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Swazi gold keeps a kingdom alive

FOR many Swazis, the dagga trade can mean the difference between life and death.

Poverty reaches new lows in the tiny landlocked country. The average Swazi will live to only 48 and 29% of children under five are stunted. According to US think-tank Freedom House, 66% of Swazis are unable to meet their basic food needs.

Dagga makes a difference. The powerful local variant of the drug is legendary among users in Europe and the US, to where it has been smuggled for decades. I n the past few years, insiders say, growing, harvesting and selling of the plant have become more organised and farmers have consolidated to set up semiformal operations.


‘Dagga keeps me alive’ - Independent on Saturday | News

Copy of ns dagga 2

Durban - A Scottburgh pensioner whom doctors expected to die from cancer last year but now feels stronger thanks to a dagga-based oil, is scheduled to lead Saturday’s Global Cannabis Day in Durban.

Until last year, Harry du Plessis always considered the illegal herb “a no-no”.

“I never smoked, I never drank except for half a glass of champagne when I got married and a beer shandy once when I went fishing,” he told The Independent on Saturday.

Why would this 77-year-old indulge in the extracts of an illegal plant and campaign for it to be made legal to use in all its forms?


Marijuana use linked to brain changes


Hemp Is the Future of Paper

Despite the prevalence of digital information exchange, paper is still widely used in North America, for anything from wedding invitations to ballot mail-ins to arts & crafts. According to the Forest Ethics organization, paper consumption in North America has declined, but global paper consumption has increased. However, despite the decrease in consumption, North America still consumes more paper per capita than anywhere else (see Figure 1 below).


Cannabis: the fabric of Japan

An increasing number of states in the U.S. are easing policies on cannabis prohibition but little discussion has taken place in Japan on the potential benefits of adopting a similar approach. As various locations around the world celebrate annual April 20 marijuana festivals, we examine the country’s historical and cultural links to the much-maligned weed.

When Junichi Takayasu was 3 years old, a picture book about ninjas changed his life forever. What fascinated him most, however, wasn’t the assassins’ stealthy skills or secret gadgets but their usage of a very special plant.


How legal highs could be brought down to Earth | Ian Birrell

Just down the road from my house are shops that demonstrate the absurdity of our drug laws. The shelves are filled with paraphernalia such as pipes and bongs used for smoking cannabis, alongside the scales and "stench-proof" plastic bags popular with dealers. Behind the counter are sachets offering luridly packaged packets of Amsterdam Gold, Herbal Bush and Mayan Dream.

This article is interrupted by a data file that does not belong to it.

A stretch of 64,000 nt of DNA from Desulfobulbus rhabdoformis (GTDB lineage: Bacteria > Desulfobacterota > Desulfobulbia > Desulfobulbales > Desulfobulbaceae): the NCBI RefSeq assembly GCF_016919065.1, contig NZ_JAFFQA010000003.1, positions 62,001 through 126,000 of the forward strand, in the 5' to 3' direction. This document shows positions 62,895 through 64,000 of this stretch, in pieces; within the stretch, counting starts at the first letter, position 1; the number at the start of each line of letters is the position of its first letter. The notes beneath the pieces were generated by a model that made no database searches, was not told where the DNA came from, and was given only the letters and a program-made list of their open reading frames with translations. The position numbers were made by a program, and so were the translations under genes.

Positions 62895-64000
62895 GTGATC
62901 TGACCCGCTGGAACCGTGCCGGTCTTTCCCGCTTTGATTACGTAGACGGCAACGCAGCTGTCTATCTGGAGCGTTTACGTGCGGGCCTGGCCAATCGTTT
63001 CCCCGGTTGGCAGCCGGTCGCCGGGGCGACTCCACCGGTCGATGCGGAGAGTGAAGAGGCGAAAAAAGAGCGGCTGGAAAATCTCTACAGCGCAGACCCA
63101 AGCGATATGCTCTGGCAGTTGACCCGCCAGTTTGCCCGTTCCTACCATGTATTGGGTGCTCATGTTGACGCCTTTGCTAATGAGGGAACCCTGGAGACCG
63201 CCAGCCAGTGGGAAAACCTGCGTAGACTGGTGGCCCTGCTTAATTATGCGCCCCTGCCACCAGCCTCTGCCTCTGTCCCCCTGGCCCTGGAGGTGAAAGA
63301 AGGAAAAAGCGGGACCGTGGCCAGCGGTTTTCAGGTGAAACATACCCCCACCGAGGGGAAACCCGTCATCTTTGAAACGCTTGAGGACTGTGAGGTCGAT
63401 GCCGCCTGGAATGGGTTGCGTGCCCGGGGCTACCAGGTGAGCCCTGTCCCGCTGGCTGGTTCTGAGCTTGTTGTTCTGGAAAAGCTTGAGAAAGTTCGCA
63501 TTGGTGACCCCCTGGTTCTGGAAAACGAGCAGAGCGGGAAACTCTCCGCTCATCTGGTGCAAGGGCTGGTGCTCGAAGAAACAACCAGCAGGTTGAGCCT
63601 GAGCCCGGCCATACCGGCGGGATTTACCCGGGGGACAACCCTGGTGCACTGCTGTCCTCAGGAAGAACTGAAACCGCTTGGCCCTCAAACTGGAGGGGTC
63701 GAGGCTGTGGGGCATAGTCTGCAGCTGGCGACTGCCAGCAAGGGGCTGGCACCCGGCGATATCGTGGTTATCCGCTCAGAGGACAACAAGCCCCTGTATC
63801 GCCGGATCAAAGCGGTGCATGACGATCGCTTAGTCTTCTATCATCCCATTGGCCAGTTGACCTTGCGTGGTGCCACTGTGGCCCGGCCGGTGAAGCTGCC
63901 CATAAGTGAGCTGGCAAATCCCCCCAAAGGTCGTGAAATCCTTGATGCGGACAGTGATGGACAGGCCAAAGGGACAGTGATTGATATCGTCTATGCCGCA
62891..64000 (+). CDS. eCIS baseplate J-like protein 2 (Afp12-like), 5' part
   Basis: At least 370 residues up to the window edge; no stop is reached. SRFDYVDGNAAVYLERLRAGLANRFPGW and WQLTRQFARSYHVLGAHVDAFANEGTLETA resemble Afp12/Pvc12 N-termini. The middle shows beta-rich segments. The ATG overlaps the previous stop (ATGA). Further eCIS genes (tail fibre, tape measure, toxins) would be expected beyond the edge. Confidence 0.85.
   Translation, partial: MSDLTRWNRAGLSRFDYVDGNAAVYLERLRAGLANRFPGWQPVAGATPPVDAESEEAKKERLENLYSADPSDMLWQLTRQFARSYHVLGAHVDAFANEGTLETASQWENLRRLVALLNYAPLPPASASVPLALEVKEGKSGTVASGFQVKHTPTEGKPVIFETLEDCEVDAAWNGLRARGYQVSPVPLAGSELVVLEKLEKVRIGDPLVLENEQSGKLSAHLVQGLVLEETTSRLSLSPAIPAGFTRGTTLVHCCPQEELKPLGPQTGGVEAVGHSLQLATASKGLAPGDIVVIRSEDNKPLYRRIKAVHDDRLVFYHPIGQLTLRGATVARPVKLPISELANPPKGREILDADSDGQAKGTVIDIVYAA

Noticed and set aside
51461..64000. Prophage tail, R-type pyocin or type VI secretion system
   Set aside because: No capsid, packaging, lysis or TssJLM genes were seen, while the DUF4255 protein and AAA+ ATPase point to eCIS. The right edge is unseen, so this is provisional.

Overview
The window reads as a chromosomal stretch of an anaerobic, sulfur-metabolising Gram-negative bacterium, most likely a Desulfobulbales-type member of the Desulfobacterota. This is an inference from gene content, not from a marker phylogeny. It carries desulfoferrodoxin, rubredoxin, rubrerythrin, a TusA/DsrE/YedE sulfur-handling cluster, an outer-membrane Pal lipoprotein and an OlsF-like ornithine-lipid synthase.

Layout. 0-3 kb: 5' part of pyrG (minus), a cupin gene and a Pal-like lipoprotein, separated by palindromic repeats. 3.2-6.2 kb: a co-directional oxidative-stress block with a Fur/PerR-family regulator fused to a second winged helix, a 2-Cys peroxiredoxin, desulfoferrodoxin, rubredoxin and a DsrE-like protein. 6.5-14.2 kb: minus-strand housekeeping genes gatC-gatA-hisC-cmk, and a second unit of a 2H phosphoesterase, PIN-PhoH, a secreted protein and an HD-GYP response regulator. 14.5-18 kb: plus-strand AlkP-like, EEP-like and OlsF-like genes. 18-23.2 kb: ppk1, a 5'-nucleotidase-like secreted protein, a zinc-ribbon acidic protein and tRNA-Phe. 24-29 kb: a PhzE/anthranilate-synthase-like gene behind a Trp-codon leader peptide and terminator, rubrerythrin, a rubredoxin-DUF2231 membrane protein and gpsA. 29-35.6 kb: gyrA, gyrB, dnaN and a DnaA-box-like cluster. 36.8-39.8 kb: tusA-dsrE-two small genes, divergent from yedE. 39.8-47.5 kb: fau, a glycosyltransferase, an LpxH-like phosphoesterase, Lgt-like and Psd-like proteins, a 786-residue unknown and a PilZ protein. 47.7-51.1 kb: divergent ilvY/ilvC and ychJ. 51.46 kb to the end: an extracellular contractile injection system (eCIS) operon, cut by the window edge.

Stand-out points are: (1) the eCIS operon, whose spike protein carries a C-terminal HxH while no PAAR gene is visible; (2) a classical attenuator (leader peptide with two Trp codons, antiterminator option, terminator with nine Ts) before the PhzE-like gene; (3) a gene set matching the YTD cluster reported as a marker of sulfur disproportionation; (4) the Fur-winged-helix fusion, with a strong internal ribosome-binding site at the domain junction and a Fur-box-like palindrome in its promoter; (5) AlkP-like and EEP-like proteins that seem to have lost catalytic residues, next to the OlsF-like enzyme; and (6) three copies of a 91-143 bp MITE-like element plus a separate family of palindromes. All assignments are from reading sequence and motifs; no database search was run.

Dagga activists to hold ‘4.20’ celebration - Gauteng | IOL News

Copy of sa smoking daggaINDEPENDENT NEWSPAPERSAccording to Wikipedia, April 20 - or '4.20' - has become a day of marijuana celebration, particularly in North America. Picture: Neo Ntsoma

Johannesburg - A party to raise funds for a legal challenge against dagga prohibition laws will be held in Johannesburg on Sunday, cannabis non-profit organisation Green Fields For All said on Saturday.

“This the second year of our 4.20 party, a date 'sacred' to the worldwide cannabis culture,” spokesman Julian Stobbs said.


UK buying more legal and illegal drugs online, survey finds

More drug users are buying their drugs online – including so-called legal highs as well as illegal drugs such as cannabis and MDMA – because they say the quality is better, there is more choice and it is more convenient, research has found.

The 2014 Global Drug Survey (GDS) – which questioned almost 80,000 drug users from 43 countries, and is the largest research of its kind – indicates that although the majority of drug users still use dealers, a growing number are following 21st-century shopping habits by going online.


Harvard professor to address Westmoreland Ganja Farmers


Chairman of the Westmoreland Hemp and Ganja Farmers' Association (WHGFA), Ras Iyah-V, says the organisation has been attracting widespread positive responses from local and international pro-ganja supporters since the organisation was launched one month ago.

"The feedback has been great - great media-wise and great in terms of the responses coming from not just the Rastafari community, but other people," Iyah-V told Western Focus in an interview on Wednesday. "We haven't got any governmental feedback, and that is part of the Jamaican people's overall concern. Everybody I have spoken to says they like the move because the Government is taking too long (to legalise) and we have the best herb here.


High time we explore hemp’s many uses - IOL News

IOL ct hemp house lounge-to-kitchenHEMPORIUM

With close to 40 countries growing low-THC industrial hemp, South Africa is falling behind, says Tony Budden.

Cape Town -

Cannabis… it certainly seems to be popping up in all sorts of strange places lately.

The mainstream media seem finally to be giving the plant some positive space, not just focusing on the “dangers” and reporting on the different initiatives around the world to get it liberated, a far cry from the old days of the “groen-gevaar”, the devil’s weed.


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